In an interesting and novel decision, the Ontario Superior Court has ruled that human tissue excised from a patient during a medical procedure is property and, beyond that, is the property of the hospital that removed it. In Piljak Estate v. Abraham, the plaintiff alleges that the defendant doctor negligently conducted a colonoscopy on Ms. Piljak, now deceased, and that he should have detected the hereditary colorectial cancer to which Ms. Piljak succumbed. The defendants sought to have genetic testing done on a piece of tissue excised during the colonoscopy in an effort to show that the disease to which Ms. Piljak fell was not readily detectable.
However, the crux of the issue appeared when the Court attempted to interpret the terms of rule 32.01, which allows for inspection of property during the course of a lawsuit. Under 32.01, a party may move to inspect ‘real or personal property’ a blanket term used to describe ownership or other legal rights with respect to a thing or object. The Court quickly concluded that tissue could constitute property, but raised the larger question of to whom it belongs. Unable to find any jurisprudence on point, the presiding Master Dash turned to an article which had recently appeared in the Canadian Medical Association Journal dealing with rights to access excised human tissue. In the article, the authors noted that, once excised, the tissue sample becomes part of the person’s ‘medical record’ under Regulation 965 of the Public Hospitals Act and its ownership is vested in the institution that maintains the record. At best, the authors conclude that a patient has a right to ‘reasonable access’ to the tissue. Finding the article persuasive, Master Dash found that the anatomical property belonged to the hospital.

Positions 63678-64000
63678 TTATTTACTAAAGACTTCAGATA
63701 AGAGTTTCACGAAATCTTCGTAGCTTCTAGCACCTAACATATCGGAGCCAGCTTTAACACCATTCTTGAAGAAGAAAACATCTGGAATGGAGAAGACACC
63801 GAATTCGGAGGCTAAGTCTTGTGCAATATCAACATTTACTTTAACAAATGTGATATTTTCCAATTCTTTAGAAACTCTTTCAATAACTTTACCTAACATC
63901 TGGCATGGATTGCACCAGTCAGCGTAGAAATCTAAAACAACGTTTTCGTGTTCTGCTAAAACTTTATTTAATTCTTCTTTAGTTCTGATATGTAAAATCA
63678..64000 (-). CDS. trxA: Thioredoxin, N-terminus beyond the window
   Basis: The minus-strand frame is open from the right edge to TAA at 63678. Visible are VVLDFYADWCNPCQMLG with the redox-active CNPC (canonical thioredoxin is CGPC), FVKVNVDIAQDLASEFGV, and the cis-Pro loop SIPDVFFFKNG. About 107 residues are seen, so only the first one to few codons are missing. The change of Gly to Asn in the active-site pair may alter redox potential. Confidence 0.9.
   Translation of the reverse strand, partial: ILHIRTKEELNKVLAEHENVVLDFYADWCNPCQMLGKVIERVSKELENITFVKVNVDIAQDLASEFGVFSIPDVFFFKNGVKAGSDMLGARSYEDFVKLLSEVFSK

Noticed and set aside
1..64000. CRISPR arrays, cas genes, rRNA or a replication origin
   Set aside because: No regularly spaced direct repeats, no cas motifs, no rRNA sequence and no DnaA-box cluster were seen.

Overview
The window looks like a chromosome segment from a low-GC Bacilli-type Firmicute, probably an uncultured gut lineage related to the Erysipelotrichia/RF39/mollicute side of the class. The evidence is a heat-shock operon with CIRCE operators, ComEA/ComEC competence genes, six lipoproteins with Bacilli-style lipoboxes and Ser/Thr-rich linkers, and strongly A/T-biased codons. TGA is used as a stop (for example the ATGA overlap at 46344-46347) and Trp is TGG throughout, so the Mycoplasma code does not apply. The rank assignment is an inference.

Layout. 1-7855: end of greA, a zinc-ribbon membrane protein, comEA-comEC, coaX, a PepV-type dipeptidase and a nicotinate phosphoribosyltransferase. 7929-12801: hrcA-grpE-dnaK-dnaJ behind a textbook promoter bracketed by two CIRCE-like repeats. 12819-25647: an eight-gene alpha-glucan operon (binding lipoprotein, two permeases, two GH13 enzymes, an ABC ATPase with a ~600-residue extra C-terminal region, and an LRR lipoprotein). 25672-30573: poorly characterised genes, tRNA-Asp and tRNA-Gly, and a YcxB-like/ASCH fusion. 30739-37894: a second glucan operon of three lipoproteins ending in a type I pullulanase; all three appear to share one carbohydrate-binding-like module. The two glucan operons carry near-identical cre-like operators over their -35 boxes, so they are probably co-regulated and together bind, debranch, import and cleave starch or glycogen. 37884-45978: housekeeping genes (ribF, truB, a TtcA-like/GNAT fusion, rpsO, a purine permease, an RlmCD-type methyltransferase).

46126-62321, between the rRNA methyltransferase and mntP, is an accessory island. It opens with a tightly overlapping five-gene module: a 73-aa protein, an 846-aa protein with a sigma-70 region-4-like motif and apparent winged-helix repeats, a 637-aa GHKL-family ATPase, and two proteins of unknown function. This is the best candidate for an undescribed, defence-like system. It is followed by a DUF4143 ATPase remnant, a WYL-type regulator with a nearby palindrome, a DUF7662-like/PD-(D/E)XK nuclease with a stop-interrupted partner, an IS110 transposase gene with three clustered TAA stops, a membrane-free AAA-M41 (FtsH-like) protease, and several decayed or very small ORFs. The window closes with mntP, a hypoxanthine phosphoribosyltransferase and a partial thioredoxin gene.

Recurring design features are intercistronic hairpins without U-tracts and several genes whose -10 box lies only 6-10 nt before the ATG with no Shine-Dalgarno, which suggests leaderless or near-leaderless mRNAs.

Despite holding that the excised tissue was property, Master Dash nonetheless rejected the defendant’s request to inspect the material. He noted the failure of the defendants to produce a satisfactory methodology for examining the tissue and to show that sufficient tissue would be available for the medical record after the inspection.
Master Dash’s decision is the first on this novel area of law in a Canadian court. While it is likely that future cases will expand and clarify the law, Piljak remains significant. In a world where the possibilities with genetic material, coding and replication are multiplying, it’s not hard to understand why some may want to retain ownership rights in their tissue (one need only think of Henrietta Lacks, whose genetic material was collected and used, without consent, for the development of gene mapping as well as extensive scientific research). It will be interesting to see the development of the law in this area and whether courts will continue to follow Master Dash’s approach.